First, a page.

Medical vaccination exemptions are intended for the relatively few people who have medical conditions that prevent them from receiving vaccines safely. That includes people who are on long-term immunosuppressive therapy or those who are immunocompromised, such as those with HIV or those who have had severe, life-threatening allergic reactions (e.g. anaphylaxis) to previous immunizations. Such patients typically receive medical exemptions incidentally during their medical care. But some doctors are providing evaluations specifically to determine if a patient qualifies for an exemption and granting exemptions using criteria not based on medical evidence. Some doctors are even charging fees for these questionable exemption evaluations—including the doctor in San Diego, Tara Zandvliet.

Zandvliet’s practice website specifically lists “Evaluation for Medical Exemption to Vaccination” as a service provided. The website also lays out the conditions and diseases she considers as qualifying for a medical exemption. The list reaches far beyond what medical experts say are acceptable reasons for exempting someone from life-saving immunizations. The list includes having a family history of bee-sting allergies, type I diabetes, or simply hives. After a reporter with the Voice of San Diego questioned some of the conditions listed, Zandvliet removed three from the list: asthma, eczema, and psoriasis.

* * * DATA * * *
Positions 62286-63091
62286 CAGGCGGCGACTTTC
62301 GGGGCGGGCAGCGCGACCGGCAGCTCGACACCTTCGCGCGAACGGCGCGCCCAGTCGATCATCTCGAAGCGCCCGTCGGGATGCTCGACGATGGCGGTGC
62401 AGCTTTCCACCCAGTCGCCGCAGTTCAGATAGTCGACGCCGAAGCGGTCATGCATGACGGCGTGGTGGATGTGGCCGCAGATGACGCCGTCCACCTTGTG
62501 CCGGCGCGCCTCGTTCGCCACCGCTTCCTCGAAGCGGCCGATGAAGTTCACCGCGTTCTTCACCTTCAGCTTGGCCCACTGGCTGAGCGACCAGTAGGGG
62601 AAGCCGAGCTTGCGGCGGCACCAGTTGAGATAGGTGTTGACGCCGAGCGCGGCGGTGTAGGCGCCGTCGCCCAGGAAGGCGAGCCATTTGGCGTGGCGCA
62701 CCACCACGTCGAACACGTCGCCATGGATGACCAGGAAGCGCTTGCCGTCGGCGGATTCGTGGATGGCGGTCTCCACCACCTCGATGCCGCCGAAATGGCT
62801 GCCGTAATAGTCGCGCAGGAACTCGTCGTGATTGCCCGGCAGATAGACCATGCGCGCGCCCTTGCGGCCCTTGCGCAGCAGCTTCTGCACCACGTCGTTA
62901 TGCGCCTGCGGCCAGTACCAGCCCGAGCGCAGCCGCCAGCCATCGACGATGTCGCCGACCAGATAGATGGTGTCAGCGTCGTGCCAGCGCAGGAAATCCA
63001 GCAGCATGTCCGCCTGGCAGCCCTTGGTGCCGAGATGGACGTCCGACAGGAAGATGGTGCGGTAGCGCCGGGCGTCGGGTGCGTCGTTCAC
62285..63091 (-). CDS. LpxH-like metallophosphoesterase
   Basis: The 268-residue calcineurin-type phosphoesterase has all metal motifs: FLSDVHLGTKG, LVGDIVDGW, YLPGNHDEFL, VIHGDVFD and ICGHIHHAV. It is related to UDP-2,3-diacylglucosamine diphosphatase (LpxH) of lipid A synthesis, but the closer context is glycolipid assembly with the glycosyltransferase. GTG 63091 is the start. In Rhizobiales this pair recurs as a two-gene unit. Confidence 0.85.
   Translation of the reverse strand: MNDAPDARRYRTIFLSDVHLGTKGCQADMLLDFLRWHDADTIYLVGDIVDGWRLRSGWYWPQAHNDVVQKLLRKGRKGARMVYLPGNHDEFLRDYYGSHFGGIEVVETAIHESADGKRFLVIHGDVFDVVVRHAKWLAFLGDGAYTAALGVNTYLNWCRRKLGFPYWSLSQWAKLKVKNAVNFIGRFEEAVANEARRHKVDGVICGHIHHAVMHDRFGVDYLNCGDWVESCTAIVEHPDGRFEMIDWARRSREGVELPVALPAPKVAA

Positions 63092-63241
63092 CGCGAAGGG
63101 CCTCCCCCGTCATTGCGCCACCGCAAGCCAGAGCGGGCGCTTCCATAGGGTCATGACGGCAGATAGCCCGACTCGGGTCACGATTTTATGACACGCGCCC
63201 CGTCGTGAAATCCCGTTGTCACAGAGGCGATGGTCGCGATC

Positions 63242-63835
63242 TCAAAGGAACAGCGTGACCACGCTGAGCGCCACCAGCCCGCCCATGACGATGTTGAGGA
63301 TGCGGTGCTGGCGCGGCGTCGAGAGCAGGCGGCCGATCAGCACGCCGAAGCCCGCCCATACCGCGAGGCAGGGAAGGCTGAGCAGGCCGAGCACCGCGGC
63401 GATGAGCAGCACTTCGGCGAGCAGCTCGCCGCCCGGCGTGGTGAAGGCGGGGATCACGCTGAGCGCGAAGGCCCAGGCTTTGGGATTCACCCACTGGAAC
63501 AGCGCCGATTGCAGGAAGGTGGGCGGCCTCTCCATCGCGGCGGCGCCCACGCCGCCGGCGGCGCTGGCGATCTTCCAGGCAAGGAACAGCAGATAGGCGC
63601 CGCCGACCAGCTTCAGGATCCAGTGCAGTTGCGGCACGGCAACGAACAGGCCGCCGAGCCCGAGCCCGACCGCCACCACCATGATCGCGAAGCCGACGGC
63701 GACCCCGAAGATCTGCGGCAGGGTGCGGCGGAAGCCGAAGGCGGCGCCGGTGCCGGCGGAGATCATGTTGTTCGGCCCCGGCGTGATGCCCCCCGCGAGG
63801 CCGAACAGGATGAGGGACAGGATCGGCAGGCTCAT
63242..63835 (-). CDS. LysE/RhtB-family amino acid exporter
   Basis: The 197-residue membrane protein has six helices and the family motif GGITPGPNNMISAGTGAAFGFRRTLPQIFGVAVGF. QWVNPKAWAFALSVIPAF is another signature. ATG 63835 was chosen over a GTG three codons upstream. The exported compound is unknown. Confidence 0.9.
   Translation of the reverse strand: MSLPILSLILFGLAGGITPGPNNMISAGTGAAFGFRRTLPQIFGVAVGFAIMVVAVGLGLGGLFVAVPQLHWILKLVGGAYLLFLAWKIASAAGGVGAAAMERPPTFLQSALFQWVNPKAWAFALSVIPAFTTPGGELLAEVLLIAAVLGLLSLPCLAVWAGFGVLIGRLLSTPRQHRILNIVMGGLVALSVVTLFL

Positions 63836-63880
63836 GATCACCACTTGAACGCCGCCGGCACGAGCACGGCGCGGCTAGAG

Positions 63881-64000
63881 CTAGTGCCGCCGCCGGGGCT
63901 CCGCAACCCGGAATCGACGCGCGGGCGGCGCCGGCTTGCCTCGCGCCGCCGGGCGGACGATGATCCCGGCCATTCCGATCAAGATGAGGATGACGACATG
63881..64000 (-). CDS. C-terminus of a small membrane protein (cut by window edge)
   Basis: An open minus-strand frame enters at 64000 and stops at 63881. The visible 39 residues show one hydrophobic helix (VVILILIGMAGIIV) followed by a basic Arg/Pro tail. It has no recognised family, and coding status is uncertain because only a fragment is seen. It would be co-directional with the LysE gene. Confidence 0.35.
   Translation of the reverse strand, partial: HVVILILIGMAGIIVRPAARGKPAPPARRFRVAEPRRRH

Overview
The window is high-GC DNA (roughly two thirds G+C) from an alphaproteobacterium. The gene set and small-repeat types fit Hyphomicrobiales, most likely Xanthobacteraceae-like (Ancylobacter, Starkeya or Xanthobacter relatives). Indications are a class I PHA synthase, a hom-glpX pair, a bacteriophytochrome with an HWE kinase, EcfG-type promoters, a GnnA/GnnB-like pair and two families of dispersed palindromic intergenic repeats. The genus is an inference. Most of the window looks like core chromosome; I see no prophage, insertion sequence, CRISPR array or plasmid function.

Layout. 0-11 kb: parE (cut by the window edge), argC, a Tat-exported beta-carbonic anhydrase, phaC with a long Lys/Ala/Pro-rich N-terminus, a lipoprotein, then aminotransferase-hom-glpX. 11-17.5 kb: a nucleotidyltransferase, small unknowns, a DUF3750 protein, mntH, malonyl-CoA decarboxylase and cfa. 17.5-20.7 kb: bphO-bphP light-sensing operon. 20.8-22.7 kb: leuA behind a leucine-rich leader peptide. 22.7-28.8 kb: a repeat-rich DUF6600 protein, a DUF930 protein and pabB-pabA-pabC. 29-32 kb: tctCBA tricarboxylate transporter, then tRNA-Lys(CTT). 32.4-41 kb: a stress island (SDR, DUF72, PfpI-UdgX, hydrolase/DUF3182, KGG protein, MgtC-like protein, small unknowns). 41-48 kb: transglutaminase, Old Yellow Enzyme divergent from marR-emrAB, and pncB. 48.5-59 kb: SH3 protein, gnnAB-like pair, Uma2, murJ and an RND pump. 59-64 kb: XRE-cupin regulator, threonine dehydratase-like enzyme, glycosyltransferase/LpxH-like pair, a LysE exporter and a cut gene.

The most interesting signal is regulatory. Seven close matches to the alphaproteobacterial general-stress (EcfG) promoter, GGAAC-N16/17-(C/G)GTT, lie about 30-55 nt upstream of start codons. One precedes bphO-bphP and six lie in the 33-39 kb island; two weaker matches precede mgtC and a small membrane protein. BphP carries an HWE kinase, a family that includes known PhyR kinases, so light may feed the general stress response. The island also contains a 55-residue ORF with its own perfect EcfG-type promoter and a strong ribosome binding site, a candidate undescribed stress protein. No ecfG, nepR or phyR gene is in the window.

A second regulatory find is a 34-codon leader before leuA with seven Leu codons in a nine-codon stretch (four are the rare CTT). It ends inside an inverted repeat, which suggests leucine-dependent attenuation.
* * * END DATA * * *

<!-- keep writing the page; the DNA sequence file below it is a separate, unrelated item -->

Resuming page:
“I have found that a few of the diseases on my list seem to invite misinterpretation more than others, and so I have deleted them,” she told the outlet in an email.

Zandvliet charges $180 for the evaluation, and her practice does not accept insurance.

Since 2015, Zandvliet has issued 141 of the 486 total medical exemptions granted in the San Diego Unified School District. After Zandvliet, the second highest number of medical exemptions granted by a single doctor was 26. The Voice of San Diego noted that Zandvliet’s practice is listed on several websites as being friendly to anti-vaccine parents.